The competitive industrial policies adopted in Taiwan have been an important factor in its economic development. Not only have they created a protected industrial structure that has secured the rapid maturation of targeted industries, but the government has also encouraged private participation and competition. To understand the determining factors behind Taiwan’s successful economic development, this study examines the relative importance of the industry-level effect and the firm-level effect on the performance of firms in Taiwan. Firms in the textile industry, an early-targeted industry, and the IT industry have been selected to provide a comparison of the effects of the policies adopted. This study also uses new performance measures that are computed from Taiwan’s financial database. The findings show that firm effects dominate the explanation of the variation in performance. The industry and year effects are either negligible or else have no impact on the variation in performance. The results also suggest that the value-based measures of performance explain more of the variation in performance than the accounting measures.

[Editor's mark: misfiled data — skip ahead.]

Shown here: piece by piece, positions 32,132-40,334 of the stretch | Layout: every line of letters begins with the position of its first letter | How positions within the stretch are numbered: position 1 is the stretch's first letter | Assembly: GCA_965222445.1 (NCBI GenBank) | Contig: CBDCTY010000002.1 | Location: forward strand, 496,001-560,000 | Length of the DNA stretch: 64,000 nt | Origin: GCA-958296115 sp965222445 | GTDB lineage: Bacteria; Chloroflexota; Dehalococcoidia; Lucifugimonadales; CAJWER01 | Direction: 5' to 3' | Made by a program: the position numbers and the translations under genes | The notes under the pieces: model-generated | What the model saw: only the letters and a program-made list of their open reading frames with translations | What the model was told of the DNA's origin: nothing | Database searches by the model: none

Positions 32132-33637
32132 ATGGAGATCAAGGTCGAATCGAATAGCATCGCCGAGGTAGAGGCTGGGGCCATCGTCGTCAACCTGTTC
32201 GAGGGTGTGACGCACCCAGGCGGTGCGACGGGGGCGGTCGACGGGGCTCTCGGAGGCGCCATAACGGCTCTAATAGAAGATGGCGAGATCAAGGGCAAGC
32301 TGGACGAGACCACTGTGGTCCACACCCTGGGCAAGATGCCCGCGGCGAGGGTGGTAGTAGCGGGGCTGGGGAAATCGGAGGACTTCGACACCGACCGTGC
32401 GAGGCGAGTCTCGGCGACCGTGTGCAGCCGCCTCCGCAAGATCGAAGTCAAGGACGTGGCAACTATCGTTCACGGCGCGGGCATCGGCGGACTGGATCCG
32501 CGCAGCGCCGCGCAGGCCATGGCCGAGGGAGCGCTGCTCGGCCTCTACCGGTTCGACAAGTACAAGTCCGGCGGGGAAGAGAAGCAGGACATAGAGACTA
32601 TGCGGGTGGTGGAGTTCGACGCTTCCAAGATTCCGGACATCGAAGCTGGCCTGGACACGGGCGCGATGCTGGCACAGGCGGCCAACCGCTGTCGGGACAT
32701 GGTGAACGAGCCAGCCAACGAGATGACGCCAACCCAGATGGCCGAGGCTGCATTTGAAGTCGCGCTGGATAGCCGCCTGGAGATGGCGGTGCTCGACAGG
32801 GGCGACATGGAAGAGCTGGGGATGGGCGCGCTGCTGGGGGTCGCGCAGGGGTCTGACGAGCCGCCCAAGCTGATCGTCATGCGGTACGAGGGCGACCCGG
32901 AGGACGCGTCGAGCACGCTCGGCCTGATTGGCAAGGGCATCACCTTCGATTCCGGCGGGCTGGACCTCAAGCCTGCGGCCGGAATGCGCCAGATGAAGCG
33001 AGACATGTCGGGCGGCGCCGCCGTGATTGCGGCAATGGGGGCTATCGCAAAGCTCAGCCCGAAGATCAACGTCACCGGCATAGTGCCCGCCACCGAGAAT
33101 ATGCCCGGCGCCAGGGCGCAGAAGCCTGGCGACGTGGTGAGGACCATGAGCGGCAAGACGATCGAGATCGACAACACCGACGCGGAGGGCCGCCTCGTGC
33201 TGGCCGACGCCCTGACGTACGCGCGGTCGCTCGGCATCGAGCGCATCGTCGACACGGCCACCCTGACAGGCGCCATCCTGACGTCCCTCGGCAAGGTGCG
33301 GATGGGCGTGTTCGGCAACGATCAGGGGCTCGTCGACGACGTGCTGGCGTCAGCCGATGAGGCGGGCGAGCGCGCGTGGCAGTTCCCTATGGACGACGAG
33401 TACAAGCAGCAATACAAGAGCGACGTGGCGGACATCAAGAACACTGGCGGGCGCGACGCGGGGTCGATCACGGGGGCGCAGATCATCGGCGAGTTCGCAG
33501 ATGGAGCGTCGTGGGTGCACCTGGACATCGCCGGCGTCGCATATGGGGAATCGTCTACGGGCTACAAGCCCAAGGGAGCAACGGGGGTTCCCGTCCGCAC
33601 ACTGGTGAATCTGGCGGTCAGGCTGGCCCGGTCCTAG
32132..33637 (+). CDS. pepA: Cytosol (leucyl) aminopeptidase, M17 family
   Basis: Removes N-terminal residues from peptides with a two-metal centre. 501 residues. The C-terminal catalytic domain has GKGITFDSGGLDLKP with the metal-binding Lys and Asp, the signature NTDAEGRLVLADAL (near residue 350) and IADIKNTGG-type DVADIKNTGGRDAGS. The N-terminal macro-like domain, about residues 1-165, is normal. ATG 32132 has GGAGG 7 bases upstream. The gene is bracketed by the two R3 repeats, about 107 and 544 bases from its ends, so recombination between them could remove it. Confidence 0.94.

Keywords: industry policy, textile industry, IT industry, performance